"The take-home, public-health message is this: It's further evidence to support the need to aggressively reduce the amount of saturated fat consumed in the diet," said lead author Stephen Nicholls, now a cardiologist at Cleveland Clinic in Ohio.
The results coincide with increasing attention on the types of fat in food products, with the UK Food Standards Agency continuing to press for revision of the European directive that governs the content and format of nutrition labels on foods marketed in the UK and other European countries, so that these fats are labelled.
The FSA believe that mandatory addition of the content of saturated fat and trans fatty acids to nutrition labels would enable consumers to make healthier food choices that could lower LDL concentrations and reduce the risk of coronary heart disease and other vascular events.
Previous studies have reported that elevated levels of saturated fat, found in a wide range of common foods, including meat products, hard cheese, cream and palm oil, can increase the amount of cholesterol in the blood, which increases the chance of developing heart disease.
The new research, published on-line in the Journal of the American College of Cardiology (doi:10.1016/j.jacc.2006.04.080), expands the understanding of the action of saturated fats by indicating that high consumption may not only raise levels of the so-called 'bad' cholesterol (LDL-cholesterol) but may actually inhibit the positive action of HDL ('good') cholesterol.
The researchers recruited 14 adults and asked them to eat a meal containing either a polyunsaturated or a saturated fat on two different occasions. The meals contained the same number of calories. Six hours after the meal blood samples were taken and the action of HDL on the production of different molecules associated with inflammation.
Chronic inflammation, brought about by an over-expression or lack of control of the normal protective mechanism, can lead to a range of inflammatory related disease, particularly cardiovascular disease, the leading cause of death in Europe.
The researchers looked at endothelial levels (the cells that line the inner wall of blood vessels) of intercellular adhesion molecule-1 (ICAM-1) and vascular cell adhesion molecule-1 (VCAM-1) both of these molecules are involved in the immune system response and raised levels are associated with inflammation.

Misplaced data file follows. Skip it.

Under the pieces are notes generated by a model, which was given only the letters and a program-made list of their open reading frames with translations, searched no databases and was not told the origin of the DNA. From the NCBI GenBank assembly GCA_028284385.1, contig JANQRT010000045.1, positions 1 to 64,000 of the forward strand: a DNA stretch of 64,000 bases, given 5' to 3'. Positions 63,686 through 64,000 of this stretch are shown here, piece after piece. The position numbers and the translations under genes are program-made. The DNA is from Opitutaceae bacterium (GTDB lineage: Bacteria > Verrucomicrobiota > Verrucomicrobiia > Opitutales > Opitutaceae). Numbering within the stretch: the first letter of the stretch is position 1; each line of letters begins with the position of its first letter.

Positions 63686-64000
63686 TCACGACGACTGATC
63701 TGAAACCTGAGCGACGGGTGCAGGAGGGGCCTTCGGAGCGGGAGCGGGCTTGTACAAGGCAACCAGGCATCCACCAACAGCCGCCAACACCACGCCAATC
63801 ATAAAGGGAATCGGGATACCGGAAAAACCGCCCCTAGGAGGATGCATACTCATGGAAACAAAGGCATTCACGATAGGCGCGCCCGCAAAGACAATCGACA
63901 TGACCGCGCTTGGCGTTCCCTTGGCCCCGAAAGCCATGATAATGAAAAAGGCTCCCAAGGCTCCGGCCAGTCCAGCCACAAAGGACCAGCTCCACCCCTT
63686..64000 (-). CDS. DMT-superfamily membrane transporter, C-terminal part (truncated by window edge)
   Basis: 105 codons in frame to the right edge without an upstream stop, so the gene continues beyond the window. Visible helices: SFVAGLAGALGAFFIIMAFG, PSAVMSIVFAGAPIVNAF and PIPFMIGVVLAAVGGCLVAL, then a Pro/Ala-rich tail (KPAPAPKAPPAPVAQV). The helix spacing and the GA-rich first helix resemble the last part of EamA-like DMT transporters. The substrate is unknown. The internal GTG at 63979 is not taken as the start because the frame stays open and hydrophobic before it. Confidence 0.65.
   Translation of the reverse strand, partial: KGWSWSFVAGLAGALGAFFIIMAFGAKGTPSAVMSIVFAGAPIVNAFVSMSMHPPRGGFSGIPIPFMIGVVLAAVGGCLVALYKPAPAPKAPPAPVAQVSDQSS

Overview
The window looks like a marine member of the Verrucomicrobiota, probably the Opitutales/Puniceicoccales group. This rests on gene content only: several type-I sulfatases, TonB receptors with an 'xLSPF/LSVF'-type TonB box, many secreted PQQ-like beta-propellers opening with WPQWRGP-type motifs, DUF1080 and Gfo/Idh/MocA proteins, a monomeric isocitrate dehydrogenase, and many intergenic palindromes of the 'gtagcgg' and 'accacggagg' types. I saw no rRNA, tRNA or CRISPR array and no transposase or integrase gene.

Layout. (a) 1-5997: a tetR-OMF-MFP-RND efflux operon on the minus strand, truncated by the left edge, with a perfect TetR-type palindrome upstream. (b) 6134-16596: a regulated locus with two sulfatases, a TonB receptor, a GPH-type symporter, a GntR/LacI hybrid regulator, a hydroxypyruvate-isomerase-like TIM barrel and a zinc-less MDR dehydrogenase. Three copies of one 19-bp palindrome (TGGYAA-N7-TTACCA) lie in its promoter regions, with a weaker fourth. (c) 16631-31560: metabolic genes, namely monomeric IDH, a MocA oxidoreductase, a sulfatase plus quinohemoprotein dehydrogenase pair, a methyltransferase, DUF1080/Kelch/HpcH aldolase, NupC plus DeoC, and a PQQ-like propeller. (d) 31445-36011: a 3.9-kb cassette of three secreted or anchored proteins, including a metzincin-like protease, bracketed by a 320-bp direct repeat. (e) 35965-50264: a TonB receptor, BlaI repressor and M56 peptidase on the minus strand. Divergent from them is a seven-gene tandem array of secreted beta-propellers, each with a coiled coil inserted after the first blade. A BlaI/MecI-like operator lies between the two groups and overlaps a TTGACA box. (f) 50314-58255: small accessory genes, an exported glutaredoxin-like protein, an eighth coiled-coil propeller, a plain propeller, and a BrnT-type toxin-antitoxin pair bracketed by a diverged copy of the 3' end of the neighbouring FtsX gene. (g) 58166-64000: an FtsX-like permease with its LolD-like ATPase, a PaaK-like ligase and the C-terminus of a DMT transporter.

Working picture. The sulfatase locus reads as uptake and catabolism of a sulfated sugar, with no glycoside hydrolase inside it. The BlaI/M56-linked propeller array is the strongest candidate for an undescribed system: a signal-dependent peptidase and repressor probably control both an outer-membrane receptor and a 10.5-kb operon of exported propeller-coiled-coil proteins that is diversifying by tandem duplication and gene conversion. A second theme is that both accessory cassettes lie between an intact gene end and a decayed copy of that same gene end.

The HDL-cholesterol collected after eating the saturated fat meal were found to be less effective at inhibiting the expression of both ICAM-1 and VCAM-1, than HDL isolated from fasting plasma. Moreover, HDL collected after eating the polyunsaturated meal was found to have an increased inhibitory activity than even the HDL collected from fasting plasma.
Lead researcher, Dr. David Celermajer from the Heart Research Institute, Sydney, told Reuters Health that he and his team were "a little surprised" by the results.
"Most everyone concentrates on the amount of 'good' cholesterol. This study shows that its quality may be very important too, in determining its protective ability," he said.
"Most people also measure cholesterol and its fractions with people fasting - but it seems that its quality after a meal (and most of us spend a lot of time in the post-absorptive state) may be important to consider too," Celermajer told Reuters.
The researchers also looked at blood flow by measuring so-called flow-mediated dilation (FMD) before, and at three and six hours after eating. FMD measures changes in the diameter of blood vessels that are associated with increased blood flow.
Blood flow, as measured by FMD, was found to have decreased by 2.2 per cent after eating the saturated fat meal, while consumption of the polyunsaturated fat meal reduced blood flow by only 0.9 per cent.
"Consumption of a saturated fat reduces the anti-inflammatory potential of HDL and impairs arterial endothelial function. In contrast, the anti-inflammatory activity of HDL improves after consumption of polyunsaturated fat," wrote Nicholls.
"These findings highlight novel mechanisms by which different dietary fatty acids may influence key atherogenic processes."
Dr. Nicholls said that although the stduy was small the findings have broad implications because diet and exercise are the foundations for preventing heart disease.
Robert Vogel, from the University of Maryland Medical Center, did not take part in the study, but said the research helped to expand on just why we should limit consumption of saturated fats.
"Traditionally, we think of unhealthy foods as raising cholesterol or raising blood pressure, but this demonstrates that depending on what you eat, you can actually change the effect of HDL - typically thought of as 'good' cholesterol - from protective to detrimental. This opens up new insights and avenues for research," he said.